The magazine of the photo-essay
May 2017 back issue
The Englishman and the Eel
by Stuart Freedman
“A free, really high quality photo-essay magazine.  Fabulous!” Stephen Fry. British actor, writer and film & documentary maker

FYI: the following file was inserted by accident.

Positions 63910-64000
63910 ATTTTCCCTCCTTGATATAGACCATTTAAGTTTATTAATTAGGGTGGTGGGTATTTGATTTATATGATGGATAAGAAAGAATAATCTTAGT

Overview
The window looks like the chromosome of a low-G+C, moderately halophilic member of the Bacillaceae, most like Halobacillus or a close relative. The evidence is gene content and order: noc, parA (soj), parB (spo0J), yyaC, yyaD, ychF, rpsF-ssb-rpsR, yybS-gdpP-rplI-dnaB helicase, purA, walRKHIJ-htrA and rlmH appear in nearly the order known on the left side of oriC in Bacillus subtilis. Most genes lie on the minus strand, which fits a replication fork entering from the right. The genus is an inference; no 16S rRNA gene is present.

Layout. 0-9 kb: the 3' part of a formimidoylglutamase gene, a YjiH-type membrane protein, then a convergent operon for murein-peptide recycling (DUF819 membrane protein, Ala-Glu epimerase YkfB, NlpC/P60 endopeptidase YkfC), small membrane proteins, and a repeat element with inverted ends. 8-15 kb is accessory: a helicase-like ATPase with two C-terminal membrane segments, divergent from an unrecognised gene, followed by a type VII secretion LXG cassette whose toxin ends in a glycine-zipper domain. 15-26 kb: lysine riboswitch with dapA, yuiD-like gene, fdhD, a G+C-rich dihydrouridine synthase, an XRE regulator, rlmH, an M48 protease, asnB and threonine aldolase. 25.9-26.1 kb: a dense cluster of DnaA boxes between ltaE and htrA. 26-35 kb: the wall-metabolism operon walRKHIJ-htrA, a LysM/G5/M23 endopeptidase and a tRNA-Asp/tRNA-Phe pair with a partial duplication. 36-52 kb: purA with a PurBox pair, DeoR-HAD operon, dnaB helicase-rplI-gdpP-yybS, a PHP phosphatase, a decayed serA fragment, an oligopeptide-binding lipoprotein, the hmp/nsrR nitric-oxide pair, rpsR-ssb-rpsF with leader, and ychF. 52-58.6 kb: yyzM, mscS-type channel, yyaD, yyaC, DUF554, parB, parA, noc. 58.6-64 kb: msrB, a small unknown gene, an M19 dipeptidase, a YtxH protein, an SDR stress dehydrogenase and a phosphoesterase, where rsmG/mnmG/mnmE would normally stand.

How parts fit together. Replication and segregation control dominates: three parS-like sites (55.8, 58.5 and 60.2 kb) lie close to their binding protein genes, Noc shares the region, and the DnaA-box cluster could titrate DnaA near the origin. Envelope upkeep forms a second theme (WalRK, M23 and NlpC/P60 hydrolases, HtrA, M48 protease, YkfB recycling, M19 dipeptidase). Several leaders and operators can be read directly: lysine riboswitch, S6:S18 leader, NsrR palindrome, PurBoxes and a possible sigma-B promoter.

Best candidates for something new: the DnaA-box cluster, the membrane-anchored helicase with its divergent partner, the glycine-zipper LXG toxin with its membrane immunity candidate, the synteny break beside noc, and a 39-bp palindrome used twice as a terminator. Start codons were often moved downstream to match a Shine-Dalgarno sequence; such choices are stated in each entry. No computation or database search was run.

PLEASE SUPPORT THE KICKSTARTER This book is a journey into the culture of that most London of institutions, the Eel, Pie and Mash shop. Eels, long a cheap and plentiful staple of London food for centuries were synonymous with the city, dominated and bisected by the River Thames. The first recorded eel and mash shop appears to have been Henry Blanchard’s in Southwark in 1844 and Robert Cooke opened his first shop in Clerkenwell in 1862 - but it took an Italian immigrant Michael Manzi, a peasant from Ravello to open the first eel empire starting with London's oldest remaining shop on Tower Bridge Road in 1891. Manzi’s, Cookes and Kellys were in effect, the first self-defined working class restaurants selling food in clean and importantly, respectable surroundings. Today, these simple spaces hold within them the memories and a rich, largely undocumented cultural heritage of generations of working-class Londoners in a city whose only constant is change. I grew up in East London in the 1970s, then a byword for poverty now a metaphor for gentrification. The streets then were navigated by pubs, rough, cheap cafes and eel, pie and mash shops. Often elaborately decorated with ornate Victorian tiling, many sold live eels in metal trays that faced the street to the fascination (and sometimes horror) of passersby. Inside, warm comfort food. Steam. Tea. Laughter. Families. Already in decline by the mid-century, the shops were still dominated by a handful of families and passed down through generations. By the turn of this century only an echo of former glories remained and today, just a handul of traditional businesses operate. The decline of the eel mirrors the sense of dislocation and fragmentation of traditional communities that the shops serve. Today’s eel, pie and mash shops are now havens for what the East End once was. The book is in that sense a companion to my first book, The Palaces of Memory - Tales from the Indian Coffee House (Dewi Lewis 2015) and is a way of examining my past after twenty-five years of working (and sometimes living) in the Developing World. For someone like me who escaped the grey London skies to photograph across the world, the shops represent some sort of consistency and a portal back to my own past and a way to gauge the change that has taken place since I left. This book however, is no rosy description of the Cockney - that music hall, heart-of-gold caricature but an affectionate and serious look at what the East End and its people has evolved into.  The East End is now a de facto multicultural melting pot – as it always has been - but it retains a pride and an energy and, despite what the tabloids tell you, a welcome. My grandparents would still recognise these shops. Somethings don’t change. The work is expansive: I’ve travelled to Lough Neagh in Northern Ireland to photograph eel fishing. I’ve made work at both Barney’s and Mick’s Eels, the two companies that process the fish. I’ve photographed and written about Millwall fans (who sing of the eel) and recorded those that now eat their pies and eels at home, too elderly and frail to journey to the shops. Lastly, I have followed the bleed of the East End to it’s new spiritual home in Essex where Pie and Mash shops are undergoing something of an renaissance. Identifying as they do with a re-imagined and distilled working- class culture that is geographically seperate from their traditional roots. The Englishman and the Eel is not an encyclopaedic record of every shop, rather I’ve documented what I believe to be most interesting and significant ones to make a book that I hope is a tribute to a changing institution and I’ve used the eel as a metaphor and symbol of that cultural change. © Stuart Freedman 2017 PLEASE SUPPORT THE KICKSTARTER